Medication-assisted treatment (MAT), therapy, support groups, and work in therapy can all help pregnant women achieve and maintain sobriety. Most people will need a support network in 12-step recovery to help them stay sober long-term.

Long-Term Support Is Crucial For New Mothers in Recovery

Once a woman has had a child, postpartum support is critical to prevent relapse and promote healthy bonding between the family. Peer support groups, parenting classes, and mental health counseling can provide the necessary tools and guidance for navigating the challenges of early motherhood while maintaining sobriety.

Substance use disorder in pregnancy presents complex challenges with profound implications for both the mother and the unborn child.

Understanding the risks and consequences of continued substance use, as well as the barriers to achieving sobriety, is essential to help pregnant women struggling with addiction. Women who know about harm and have access to prenatal resources will have better outcomes.

When it comes to pregnancy, the safest approach is to avoid all substances, including alcohol, tobacco, recreational drugs, and certain medications that a healthcare professional does not prescribe.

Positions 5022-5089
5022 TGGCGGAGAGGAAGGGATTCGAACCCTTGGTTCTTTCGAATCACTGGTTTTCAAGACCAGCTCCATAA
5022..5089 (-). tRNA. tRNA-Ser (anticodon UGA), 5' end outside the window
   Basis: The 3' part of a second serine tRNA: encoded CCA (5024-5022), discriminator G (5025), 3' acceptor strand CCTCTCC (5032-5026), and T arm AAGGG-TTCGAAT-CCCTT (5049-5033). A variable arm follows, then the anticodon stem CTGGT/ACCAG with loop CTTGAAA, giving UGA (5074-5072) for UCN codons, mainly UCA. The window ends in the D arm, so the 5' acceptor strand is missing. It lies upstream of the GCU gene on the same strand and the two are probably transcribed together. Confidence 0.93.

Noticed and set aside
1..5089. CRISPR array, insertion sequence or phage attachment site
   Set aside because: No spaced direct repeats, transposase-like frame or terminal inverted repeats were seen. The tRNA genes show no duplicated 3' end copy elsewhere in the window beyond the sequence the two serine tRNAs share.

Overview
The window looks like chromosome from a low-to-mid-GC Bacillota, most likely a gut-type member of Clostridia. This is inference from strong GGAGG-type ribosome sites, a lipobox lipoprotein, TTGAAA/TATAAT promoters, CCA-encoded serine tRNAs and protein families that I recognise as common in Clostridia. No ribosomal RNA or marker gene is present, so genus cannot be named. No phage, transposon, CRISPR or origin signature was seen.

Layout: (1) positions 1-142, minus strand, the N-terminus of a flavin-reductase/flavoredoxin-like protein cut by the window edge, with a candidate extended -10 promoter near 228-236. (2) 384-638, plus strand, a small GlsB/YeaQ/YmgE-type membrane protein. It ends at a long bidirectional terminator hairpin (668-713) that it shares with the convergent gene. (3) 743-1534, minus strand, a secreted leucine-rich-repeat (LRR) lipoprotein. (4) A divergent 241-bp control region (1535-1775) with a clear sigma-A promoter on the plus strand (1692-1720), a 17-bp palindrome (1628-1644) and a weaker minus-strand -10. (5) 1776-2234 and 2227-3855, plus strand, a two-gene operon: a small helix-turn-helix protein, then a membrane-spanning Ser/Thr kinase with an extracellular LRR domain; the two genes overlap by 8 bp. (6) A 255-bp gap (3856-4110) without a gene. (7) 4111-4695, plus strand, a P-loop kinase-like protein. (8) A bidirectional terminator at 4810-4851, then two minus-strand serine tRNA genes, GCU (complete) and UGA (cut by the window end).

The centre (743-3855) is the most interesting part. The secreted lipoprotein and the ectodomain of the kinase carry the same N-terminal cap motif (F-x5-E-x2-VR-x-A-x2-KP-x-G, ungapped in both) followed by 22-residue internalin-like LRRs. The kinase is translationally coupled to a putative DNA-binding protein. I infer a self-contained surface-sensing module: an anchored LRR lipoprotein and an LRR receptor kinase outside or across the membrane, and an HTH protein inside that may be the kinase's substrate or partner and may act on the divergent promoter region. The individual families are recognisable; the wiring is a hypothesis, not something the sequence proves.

Getting Help for Substance Use Disorder

Struggling with substance abuse can feel like being trapped in a cycle with no way out, but at Present Moments Recovery, we're here to help you break free.

Our holistic approach to recovery recognizes that healing involves more than just addressing the physical aspects of addiction; it's about nurturing your mind, body, and spirit.

Call us at 619-363-4767 to take the first step toward reclaiming your life. Together, we'll embark on a transformative journey, empowering you to embrace the present moment and build a brighter, substance-free future.



Read Full Bio
Mark G
Mark Gladden brings both personal and professional experience to his role as co-founder of Present Moments Recovery. Now in long-term recovery himself after struggling with addiction for years, Mark understands firsthand the challenges men face in achieving and maintaining sobriety. It was this insight, combined with a desire to help others, that led Mark to establish Present Moments Recovery.